At an April presentation “ Adventures in Bird Photography” at Rainier Audubon, I listed a few tips for photographing birds. A short list, and the tip I thought most salient was “photograph the bird at its eye level”. For intermediate bird photographers—especally those passionate for more after their early forays at bird photography—I can’t think of a better tip. And though the argument here is about birds, it applies as well to other animals.
If you want intimacy and power in your wildlife images, photograph the animal at its eye level.
Photographing a bird at its eye level—call it eye-to-eye—brings an intimacy that’s lacking if you’re shooting up at a bird roosting on a high branch. Wait for the bird to come down off its roost, or scout until you find your target bird on a low and suitable perch. For birds like woodpeckers, nuthatches and chickadees at the nest, find a low-elevation nest, or use a ladder to put you near eye level.
The same issue applies for birds on the water, when you’re up on a boardwalk. Because you’re well above the birds, if you shoot down on them you give up the intimacy, the contact, the power in the photo. Better would be to give up on the boardwalk, and find a beach where you can get low. Wear waterproof pants and jacket, or neoprene waders. Mount your camera on a ground pod to get the low angle (I use a home-made rig, a 4” square block of wood I call Block Pod). If you really like photographing water birds, consider a kayak, or get even lower by building a floating blind.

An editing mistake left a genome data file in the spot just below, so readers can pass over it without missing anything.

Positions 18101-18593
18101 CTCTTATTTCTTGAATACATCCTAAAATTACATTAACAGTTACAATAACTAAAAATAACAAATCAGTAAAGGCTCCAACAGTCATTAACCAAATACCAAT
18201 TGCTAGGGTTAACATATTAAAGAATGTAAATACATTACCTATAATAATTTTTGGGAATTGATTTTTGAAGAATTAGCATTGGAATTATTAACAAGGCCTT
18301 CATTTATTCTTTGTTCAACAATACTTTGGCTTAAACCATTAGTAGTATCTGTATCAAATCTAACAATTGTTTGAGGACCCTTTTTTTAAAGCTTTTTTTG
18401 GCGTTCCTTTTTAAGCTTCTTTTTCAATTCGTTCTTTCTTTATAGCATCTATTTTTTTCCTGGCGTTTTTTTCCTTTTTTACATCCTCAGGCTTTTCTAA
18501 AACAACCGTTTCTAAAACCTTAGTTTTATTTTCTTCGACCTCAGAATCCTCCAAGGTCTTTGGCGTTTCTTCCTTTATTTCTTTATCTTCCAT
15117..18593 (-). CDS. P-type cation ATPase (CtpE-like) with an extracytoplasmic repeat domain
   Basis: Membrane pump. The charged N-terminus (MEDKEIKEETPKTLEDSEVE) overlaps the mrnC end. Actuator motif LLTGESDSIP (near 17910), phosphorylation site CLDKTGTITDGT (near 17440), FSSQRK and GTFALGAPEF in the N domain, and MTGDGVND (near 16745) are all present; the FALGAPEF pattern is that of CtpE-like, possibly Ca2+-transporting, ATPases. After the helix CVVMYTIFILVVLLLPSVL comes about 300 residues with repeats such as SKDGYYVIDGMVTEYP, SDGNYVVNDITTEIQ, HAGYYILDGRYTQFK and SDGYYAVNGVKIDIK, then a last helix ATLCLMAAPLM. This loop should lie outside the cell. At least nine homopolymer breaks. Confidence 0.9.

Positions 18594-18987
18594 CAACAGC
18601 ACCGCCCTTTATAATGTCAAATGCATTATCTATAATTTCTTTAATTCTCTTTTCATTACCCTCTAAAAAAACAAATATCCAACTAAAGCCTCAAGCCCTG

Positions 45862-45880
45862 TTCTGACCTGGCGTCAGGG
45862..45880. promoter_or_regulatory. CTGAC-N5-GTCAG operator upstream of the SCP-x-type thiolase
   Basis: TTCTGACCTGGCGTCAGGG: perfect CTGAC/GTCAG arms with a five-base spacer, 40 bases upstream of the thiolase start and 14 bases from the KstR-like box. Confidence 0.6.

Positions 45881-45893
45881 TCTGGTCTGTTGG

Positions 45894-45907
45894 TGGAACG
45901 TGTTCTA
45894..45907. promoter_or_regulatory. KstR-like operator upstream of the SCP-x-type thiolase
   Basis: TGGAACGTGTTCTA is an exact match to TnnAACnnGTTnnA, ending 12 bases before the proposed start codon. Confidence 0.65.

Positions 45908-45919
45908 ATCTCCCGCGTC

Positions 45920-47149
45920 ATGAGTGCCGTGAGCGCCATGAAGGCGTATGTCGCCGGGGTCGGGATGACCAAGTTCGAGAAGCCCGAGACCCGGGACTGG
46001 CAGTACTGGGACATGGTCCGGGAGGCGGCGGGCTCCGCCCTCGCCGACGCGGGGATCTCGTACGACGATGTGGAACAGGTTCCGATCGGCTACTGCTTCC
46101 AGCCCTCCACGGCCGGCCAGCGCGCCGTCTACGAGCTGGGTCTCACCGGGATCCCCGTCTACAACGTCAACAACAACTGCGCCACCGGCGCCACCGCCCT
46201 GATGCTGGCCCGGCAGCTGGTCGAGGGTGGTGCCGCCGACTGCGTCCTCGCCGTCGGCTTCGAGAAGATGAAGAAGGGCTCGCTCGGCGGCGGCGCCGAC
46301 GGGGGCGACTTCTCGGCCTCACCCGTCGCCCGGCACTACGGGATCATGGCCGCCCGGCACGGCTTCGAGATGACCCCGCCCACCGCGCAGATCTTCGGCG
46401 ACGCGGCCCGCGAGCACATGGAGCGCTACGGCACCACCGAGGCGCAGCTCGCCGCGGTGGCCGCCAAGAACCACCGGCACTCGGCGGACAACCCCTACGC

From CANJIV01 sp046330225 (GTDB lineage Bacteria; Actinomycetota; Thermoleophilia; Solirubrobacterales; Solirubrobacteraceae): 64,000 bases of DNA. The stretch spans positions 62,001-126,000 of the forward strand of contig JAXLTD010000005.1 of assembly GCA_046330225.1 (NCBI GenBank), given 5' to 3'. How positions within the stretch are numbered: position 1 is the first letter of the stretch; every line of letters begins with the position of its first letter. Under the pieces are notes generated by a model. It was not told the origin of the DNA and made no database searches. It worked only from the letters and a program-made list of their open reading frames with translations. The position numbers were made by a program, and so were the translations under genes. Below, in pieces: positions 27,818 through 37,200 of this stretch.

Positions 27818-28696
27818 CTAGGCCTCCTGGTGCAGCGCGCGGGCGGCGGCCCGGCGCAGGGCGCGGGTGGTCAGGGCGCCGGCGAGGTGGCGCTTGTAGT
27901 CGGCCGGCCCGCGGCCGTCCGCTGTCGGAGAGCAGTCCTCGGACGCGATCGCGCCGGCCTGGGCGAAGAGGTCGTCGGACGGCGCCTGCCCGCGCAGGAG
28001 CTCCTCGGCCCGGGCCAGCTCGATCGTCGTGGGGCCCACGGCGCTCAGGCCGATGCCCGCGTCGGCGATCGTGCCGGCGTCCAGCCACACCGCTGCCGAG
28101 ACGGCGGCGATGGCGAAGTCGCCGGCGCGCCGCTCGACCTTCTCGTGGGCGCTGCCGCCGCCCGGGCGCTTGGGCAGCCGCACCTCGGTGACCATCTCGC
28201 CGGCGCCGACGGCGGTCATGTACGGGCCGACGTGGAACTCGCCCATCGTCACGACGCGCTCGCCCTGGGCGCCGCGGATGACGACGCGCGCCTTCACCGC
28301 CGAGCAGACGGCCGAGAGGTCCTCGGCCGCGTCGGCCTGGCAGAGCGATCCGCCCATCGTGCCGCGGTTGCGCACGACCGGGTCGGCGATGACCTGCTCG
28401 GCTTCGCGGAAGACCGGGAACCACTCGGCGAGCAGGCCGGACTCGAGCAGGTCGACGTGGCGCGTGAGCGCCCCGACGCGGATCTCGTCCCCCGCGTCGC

Another benefit of eye level shooting, especially for birds on the water or shorebirds on the beach, is the bokeh magic of selective focus. Get low enough and background and foreground disappear into washes of out-of-focus color. Attention goes directly to the bird, without distraction. For the photographer, too, the experience can be enchanting. Watching shorebirds scurry about, frantic to fatten up in spring migration, transforms at eye level to a heroic intensity. It’s a wonder to witness, muddy clothes notwithstanding.
So give up the easy six-foot elevation worldview. You’re photography will soar even as your camera gets low.